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Drive-in movie: An Incredible night of nostalgia

Drive-in movie: An Incredible night of nostalgia

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The Utah Valley University Activity Committee put together a drive-in movie night showcasing “Incredibles 2”, which was newly released on DVD and Blu-ray. On Sept. 24, 2018, they inflated a massive screen and advertised all around the school. At the event they also decorated with red, orange and yellow balloons, many of which were taken by the children attending.

Some of the attendees learned about the event through Facebook and friends. Devin Anderson, an information systems senior, brought his wife and son, who was dressed as Dash. The three were comfortably set up on an air mattress in the front of the parking lot. He said, “Drive-ins have a different kind of environment, people don’t expect you to be quiet. Where in movie theatres, you have to worry about that kind of thing all the time.” Anderson also admitted to the perks of being allowed to bring your own food, which makes drive-ins efficient and relaxed. He said that he had been around when drive-ins were thriving and recalled seeing “Pocahontas” at one.

Stevi Johnson, a behavioral science senior, also brought her son to the drive-in. She made similar sentiments to Anderson, but added that she liked how you could bring “the whole family and spend time outside.” She too acknowledged that she had been to lots of drive-ins before most of them shut down. She remembers having seen “The Texas Chainsaw Massacre” at one because drive-ins are not only limited to family-friendly films.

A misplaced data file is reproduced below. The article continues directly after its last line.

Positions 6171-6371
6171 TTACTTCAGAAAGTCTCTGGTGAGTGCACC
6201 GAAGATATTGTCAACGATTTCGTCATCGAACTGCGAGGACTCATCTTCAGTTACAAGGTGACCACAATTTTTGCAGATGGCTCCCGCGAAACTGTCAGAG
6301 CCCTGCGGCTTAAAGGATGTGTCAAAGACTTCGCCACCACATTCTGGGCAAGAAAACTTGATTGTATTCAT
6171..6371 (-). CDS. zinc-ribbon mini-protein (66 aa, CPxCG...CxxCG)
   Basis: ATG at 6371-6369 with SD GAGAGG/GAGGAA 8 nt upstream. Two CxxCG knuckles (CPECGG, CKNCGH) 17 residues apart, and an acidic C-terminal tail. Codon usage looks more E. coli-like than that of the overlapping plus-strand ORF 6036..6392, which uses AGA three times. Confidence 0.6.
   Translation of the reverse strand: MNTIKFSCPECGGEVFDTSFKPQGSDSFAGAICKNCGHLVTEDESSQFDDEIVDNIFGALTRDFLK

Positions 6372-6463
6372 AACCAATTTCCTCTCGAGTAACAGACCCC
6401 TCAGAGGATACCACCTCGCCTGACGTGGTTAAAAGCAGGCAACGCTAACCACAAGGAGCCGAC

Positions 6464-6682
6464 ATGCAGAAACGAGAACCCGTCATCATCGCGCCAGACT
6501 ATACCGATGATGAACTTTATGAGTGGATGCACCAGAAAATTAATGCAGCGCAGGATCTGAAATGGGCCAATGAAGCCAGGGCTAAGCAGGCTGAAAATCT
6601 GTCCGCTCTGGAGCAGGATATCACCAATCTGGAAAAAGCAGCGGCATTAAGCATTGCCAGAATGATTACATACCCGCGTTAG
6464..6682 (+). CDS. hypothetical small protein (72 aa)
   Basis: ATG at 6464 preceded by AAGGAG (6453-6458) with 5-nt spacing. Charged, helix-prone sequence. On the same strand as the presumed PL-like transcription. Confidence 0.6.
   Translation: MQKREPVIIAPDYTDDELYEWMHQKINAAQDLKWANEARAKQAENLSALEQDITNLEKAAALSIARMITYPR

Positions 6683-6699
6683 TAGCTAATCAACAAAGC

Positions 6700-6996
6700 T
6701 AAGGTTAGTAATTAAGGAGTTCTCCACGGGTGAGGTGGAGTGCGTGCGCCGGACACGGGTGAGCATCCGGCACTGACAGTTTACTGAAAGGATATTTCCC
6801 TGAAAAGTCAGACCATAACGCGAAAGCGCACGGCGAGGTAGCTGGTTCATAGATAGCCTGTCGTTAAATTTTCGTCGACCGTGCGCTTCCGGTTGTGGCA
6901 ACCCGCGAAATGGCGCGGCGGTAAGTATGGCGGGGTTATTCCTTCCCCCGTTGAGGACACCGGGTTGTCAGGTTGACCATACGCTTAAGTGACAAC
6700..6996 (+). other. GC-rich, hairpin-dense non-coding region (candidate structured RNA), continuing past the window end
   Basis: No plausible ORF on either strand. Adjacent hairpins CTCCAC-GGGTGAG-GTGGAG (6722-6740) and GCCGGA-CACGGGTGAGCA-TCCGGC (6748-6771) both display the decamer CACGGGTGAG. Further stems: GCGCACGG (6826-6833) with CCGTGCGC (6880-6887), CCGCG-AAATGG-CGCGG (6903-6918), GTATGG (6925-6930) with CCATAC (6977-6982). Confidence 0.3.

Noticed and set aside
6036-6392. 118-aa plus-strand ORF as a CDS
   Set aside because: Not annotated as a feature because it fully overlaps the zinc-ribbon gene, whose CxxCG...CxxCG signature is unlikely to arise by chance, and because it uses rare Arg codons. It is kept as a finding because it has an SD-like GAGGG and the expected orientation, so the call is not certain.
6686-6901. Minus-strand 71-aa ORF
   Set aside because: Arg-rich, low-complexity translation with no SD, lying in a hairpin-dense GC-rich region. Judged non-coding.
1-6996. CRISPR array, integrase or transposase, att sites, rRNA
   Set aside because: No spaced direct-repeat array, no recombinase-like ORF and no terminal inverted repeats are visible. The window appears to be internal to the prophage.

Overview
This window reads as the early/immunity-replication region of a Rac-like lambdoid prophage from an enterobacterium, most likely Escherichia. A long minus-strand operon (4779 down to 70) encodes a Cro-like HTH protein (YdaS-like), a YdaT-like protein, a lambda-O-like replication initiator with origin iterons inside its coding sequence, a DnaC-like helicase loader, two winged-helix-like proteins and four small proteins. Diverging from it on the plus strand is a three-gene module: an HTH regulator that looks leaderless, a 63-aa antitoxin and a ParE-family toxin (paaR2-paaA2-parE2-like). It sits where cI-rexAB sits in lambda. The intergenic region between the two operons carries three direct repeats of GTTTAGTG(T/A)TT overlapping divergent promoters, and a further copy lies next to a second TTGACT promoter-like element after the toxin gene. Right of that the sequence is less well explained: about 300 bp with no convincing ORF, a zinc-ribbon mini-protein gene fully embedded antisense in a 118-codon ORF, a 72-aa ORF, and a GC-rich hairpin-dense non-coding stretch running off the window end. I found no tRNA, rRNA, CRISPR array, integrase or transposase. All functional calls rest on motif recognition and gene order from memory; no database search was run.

Attendee Vickie Bentley said that she had never been to a drive-in before as most shut down when she was growing up. She was very excited to be there and watch “Incredibles 2” with her friends.

According to Vice President of UVU’s activity committee, Shayla Northcott, and the Chair of Special Events, Annie Smith, around 2,664 people attended the event. “We were anticipating 800,” Smith said. Smith also said that they chose a drive-in movie format because drive-ins are a “different environment…more unified than a movie theatre.” Northcott and Smith said that they had hoped to encourage “non-traditional students” to attend, as much of our student populous is non-traditional.
They both admitted to being fans of the “Incredibles” franchise. “We chose it because it was still pretty new,” Smith  said, “and so many of us remember seeing it when we were younger.”

The closest drive-in now that is fully functioning is in West Valley, check it out if you ever want to capture the experience but didn’t have a chance to catch the one here at UVU.

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McKenzie P. Odom

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